The world is currently on its tiptoes, wondering what the outcomes of the US-China trade discussions will be. Many commentators are also concerned about the state of the World Trade Organisation (WTO), created just less than 25 years ago, and whether it will survive this dispute between the world’s two largest economies.
At the same time, life must go on for those who are within the trading system, who are trying their very best to find and maintain markets for their products in other destinations. Most African countries fit into this category. While African imports into China hit a high point of 75.25bn in 2017, this still represents a tiny 4% of overall imports, and a great proportion of these imports are raw materials, including natural resources. The US imported less from African countries – a total of 33.4bn in 2017, only 1.5% of the total.
Indeed, opportunity wise, the main draw is China. The numbers speak for themselves – the size of China’s middle class is projected to reach 600 million by 2022 – that’s the same as the size of Africa’s entire youth population – and unemployed population… Consumption in China is increasing 16% per year – while in the US it’s just rising by 2%.
If there is a place for African businesses to look abroad to, its China. And if there is a time to look to China, it is now.
Why does this matter for development? Creating new markets in other countries can create jobs and improve lives at home by scaling up manufacturing for new buyers.
Yet, while donors from DFID to NORAD to USAID promote “aid for trade” programs, right now, there are few, if any, trade programs working in this area.
They should be. Because getting a slice of the Chinese consumer pie is hard work.
Consumer trends are constantly changing, e-commerce is huge, non-market barriers like import regulations (and language!) are onerous, and choosing the right business partners from distributors to what are known as “KOLs” (for those of us not in the know that means Key Opinion Leaders) is essential.
That’s why, together with an expert group of partners we have created a special new initiative to make the process of market entry significantly easier and lead to sustainable poverty reduction in African markets. We want to make China’s market work for the poor.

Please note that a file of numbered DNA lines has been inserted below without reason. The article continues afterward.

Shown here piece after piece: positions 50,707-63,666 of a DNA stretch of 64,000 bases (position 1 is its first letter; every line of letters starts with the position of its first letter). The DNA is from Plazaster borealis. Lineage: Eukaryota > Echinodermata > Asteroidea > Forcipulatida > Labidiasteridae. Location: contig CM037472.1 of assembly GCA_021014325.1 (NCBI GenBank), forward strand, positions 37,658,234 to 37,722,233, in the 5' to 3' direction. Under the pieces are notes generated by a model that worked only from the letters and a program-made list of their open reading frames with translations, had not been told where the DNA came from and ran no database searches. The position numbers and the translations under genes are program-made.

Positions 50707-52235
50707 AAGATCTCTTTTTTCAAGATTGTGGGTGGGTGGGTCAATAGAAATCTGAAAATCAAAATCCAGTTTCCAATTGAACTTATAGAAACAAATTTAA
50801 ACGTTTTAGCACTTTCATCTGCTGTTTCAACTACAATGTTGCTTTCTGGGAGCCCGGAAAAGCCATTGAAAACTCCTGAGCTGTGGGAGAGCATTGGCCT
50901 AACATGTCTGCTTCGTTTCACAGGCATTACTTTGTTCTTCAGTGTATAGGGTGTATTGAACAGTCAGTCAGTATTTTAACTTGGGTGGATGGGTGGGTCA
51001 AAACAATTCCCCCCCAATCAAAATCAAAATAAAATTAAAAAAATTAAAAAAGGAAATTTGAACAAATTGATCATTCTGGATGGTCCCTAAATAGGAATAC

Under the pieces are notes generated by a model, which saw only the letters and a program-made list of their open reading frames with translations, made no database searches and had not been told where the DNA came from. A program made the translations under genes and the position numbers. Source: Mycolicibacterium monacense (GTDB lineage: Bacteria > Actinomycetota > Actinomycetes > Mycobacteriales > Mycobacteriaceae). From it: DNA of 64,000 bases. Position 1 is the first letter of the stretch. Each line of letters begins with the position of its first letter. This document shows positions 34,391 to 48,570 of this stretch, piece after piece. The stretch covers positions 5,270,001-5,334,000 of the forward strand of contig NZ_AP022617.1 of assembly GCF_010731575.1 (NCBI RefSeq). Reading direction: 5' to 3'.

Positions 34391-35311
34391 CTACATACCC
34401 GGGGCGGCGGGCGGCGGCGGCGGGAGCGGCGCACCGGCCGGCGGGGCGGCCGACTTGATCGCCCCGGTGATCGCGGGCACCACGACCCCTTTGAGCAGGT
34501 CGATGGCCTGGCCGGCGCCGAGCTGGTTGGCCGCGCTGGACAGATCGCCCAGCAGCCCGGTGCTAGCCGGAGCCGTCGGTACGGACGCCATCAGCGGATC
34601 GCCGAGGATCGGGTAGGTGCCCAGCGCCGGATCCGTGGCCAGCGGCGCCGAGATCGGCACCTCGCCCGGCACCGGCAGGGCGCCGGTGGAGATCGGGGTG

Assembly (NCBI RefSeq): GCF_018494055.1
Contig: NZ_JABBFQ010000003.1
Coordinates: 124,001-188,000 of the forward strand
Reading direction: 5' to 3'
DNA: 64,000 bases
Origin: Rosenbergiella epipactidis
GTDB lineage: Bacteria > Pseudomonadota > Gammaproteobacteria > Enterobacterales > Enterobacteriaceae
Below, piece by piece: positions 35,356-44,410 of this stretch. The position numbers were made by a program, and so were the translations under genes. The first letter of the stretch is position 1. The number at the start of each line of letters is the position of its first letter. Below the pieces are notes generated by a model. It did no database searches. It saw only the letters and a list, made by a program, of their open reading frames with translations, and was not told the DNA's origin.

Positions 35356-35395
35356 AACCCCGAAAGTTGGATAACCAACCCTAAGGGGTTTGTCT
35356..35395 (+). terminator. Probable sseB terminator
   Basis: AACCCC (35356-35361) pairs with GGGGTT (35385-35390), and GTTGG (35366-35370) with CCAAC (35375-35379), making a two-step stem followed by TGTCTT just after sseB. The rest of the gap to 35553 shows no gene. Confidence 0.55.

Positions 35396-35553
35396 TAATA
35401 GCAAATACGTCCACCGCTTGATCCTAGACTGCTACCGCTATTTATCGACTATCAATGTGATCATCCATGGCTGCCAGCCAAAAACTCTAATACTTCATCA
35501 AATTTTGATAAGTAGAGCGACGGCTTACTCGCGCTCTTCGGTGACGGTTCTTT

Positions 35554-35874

We’ve development a bespoke program around the first ever China-Africa Trade Expo, to be held in Changsha, Hunan, supported by China’s Ministry of Commerce (MOFCOM). This expo will be one of the first practical arrangements under the FOCAC agreements and will aim to bring together Chinese and African businesses for 3 days of showcasing, lectures and networking. We have hand-picked 15 amazing and successful African businesses that are deeply committed to working with the poorest people in the world, to showcase their products in the expo. We’ve hand-picked them because of this commitment but also because we believe they have the best products. We want Chinese consumers to know that the African continent is one of the most dynamic places in the world, and that African countries have more to offer than raw tea and coffee. We have to change perceptions of what African goods are.
At the same time turning up and showcasing at an expo simply isn’t enough! Our experience from the China International Import Expo (CIIE) in November, highlighted the vast difficulties businesses face during these expos. That’s why we have developed a program to help them navigate the difficult Chinese retail landscape and achieve tangible outcomes. The 15 businesses will get bespoke support, get the 101 of how to register, get import licences for and protect their products in China, as well as promote them to the right consumers, including using platforms from Tabao to Douyin. We will introduce them to interested buyers and help them access Chinese media channels too. We will take them to see warehouses as well as retail outlets they could have a presence in… and much more. This will be a truly unique and game-changing program.
That’s why our hope is that all the aid organisations out there, especially those focused on “aid for trade”, will join us on this journey too. To help create these 15 success stories and many more beyond.
Let’s make China’s huge market work for the African youth and African poor, together.
If you would like more information about this initiative or how you can get involved, send us an email ASAP firstname.lastname@example.org.